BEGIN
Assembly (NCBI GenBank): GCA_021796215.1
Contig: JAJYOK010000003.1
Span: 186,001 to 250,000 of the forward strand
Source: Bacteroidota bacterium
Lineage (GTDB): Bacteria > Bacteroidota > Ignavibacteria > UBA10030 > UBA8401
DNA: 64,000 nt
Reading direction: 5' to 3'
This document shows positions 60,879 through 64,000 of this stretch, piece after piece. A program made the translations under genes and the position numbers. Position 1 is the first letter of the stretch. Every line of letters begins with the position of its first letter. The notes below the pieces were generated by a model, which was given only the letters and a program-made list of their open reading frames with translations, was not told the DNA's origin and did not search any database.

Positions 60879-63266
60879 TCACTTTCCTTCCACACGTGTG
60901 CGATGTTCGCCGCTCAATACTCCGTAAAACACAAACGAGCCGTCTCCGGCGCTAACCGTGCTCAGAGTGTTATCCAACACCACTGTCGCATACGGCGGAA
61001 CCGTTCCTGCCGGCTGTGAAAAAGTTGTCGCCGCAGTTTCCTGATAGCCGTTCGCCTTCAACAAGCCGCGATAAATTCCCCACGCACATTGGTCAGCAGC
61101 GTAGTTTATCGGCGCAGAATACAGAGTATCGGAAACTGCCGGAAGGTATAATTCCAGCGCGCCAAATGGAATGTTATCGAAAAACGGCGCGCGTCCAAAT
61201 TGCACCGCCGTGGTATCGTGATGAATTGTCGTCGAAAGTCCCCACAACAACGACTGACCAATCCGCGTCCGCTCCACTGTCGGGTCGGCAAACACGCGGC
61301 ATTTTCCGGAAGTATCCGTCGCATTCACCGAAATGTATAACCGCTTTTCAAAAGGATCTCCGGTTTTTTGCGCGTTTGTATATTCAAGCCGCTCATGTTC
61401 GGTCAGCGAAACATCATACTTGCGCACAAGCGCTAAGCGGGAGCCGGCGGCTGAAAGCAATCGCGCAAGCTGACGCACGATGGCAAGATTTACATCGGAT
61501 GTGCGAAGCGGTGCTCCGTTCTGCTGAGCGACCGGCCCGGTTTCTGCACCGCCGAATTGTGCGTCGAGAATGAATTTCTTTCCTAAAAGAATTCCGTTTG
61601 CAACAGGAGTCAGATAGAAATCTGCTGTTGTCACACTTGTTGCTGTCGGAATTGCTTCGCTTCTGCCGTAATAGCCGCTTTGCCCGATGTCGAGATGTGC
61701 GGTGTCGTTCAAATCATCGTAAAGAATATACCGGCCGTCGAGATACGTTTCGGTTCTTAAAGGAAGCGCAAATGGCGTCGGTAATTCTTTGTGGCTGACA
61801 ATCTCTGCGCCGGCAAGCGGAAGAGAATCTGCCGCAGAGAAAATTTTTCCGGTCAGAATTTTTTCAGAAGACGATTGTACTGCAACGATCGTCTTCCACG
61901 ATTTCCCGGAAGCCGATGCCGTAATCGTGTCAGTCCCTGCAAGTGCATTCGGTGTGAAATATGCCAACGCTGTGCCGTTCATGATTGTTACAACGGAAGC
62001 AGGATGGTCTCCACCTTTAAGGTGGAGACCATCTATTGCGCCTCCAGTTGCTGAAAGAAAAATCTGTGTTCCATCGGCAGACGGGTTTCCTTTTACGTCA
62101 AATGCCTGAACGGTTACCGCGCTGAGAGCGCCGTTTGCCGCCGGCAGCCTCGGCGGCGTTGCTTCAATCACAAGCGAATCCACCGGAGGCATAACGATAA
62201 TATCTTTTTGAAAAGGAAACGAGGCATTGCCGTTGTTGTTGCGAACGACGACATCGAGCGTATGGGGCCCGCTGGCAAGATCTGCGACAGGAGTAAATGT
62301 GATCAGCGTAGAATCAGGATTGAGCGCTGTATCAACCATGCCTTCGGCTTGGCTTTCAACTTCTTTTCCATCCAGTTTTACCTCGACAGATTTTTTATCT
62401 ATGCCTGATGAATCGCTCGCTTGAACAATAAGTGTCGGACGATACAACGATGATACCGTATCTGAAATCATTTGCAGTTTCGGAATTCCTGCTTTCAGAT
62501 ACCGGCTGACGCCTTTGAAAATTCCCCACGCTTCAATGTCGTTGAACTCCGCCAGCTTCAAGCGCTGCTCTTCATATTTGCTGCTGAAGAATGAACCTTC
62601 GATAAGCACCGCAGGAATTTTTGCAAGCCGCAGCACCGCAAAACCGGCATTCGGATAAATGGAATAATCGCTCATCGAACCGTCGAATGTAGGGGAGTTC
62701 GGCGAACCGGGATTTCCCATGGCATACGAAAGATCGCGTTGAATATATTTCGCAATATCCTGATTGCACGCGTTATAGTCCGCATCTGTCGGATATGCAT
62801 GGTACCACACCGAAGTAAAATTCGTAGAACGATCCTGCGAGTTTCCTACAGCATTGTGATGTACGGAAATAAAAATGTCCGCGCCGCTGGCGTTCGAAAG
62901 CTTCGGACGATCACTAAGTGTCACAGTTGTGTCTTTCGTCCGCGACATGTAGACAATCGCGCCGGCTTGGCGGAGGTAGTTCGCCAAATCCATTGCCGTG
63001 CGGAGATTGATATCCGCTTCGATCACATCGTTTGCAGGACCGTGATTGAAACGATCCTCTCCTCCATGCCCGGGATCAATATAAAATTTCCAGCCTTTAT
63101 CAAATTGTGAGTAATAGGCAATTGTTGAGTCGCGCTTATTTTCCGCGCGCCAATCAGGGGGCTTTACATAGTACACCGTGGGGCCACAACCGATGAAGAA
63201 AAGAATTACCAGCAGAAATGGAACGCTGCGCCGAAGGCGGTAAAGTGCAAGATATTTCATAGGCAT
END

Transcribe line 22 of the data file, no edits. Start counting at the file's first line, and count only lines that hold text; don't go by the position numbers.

62001 AGGATGGTCTCCACCTTTAAGGTGGAGACCATCTATTGCGCCTCCAGTTGCTGAAAGAAAAATCTGTGTTCCATCGGCAGACGGGTTTCCTTTTACGTCA